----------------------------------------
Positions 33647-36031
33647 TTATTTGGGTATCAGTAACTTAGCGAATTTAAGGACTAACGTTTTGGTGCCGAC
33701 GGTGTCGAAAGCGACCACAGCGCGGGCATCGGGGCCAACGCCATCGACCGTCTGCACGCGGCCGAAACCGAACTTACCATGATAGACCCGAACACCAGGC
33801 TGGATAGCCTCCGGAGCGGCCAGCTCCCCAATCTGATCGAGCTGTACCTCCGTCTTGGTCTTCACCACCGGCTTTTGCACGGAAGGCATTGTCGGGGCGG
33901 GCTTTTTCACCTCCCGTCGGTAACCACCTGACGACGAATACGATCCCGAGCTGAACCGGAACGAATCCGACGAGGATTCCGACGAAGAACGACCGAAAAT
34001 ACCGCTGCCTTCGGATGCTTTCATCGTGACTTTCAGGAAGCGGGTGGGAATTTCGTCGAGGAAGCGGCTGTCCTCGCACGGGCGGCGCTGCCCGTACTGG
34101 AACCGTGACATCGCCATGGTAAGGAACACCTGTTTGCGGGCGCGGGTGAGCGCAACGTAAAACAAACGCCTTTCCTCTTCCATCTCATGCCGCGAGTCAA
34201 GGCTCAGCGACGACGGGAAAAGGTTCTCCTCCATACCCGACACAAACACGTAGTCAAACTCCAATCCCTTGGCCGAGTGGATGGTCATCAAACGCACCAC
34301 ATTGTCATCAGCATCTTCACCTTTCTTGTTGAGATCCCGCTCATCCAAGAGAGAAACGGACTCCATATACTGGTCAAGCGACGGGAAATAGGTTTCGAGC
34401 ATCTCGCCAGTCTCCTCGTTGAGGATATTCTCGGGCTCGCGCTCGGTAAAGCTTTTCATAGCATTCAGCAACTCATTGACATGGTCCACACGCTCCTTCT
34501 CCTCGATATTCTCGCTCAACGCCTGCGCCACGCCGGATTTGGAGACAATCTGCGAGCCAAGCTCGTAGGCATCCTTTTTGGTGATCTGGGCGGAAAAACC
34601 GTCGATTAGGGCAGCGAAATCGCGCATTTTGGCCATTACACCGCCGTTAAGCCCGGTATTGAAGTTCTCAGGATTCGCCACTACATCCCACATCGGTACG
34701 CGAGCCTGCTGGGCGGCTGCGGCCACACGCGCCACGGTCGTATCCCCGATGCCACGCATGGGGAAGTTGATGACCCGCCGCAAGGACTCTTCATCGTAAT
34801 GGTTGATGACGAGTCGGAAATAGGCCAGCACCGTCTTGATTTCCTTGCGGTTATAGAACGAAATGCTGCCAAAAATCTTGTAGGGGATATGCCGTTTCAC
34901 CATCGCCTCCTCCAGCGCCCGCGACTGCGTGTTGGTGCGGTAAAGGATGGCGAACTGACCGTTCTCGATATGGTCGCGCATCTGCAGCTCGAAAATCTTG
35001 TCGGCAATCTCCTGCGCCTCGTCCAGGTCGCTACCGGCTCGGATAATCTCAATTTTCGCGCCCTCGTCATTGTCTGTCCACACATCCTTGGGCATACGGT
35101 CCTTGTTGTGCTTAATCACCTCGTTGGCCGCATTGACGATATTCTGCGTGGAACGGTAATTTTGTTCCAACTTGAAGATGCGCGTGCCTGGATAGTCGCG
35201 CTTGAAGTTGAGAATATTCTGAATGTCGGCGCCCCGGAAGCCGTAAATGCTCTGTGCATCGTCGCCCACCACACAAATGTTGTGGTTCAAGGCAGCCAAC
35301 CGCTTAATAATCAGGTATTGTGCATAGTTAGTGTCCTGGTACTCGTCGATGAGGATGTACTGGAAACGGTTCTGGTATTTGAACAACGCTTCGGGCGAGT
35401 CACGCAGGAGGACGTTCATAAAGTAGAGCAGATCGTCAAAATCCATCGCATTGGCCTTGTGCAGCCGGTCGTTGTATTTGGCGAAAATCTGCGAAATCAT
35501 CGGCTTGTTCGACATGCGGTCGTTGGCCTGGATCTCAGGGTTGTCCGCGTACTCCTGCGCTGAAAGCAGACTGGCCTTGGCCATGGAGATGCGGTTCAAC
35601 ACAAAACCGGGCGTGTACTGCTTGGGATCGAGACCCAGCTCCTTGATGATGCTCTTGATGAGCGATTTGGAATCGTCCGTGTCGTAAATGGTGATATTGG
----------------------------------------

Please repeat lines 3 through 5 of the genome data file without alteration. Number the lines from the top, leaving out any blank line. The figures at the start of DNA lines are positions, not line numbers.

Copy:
33701 GGTGTCGAAAGCGACCACAGCGCGGGCATCGGGGCCAACGCCATCGACCGTCTGCACGCGGCCGAAACCGAACTTACCATGATAGACCCGAACACCAGGC
33801 TGGATAGCCTCCGGAGCGGCCAGCTCCCCAATCTGATCGAGCTGTACCTCCGTCTTGGTCTTCACCACCGGCTTTTGCACGGAAGGCATTGTCGGGGCGG
33901 GCTTTTTCACCTCCCGTCGGTAACCACCTGACGACGAATACGATCCCGAGCTGAACCGGAACGAATCCGACGAGGATTCCGACGAAGAACGACCGAAAAT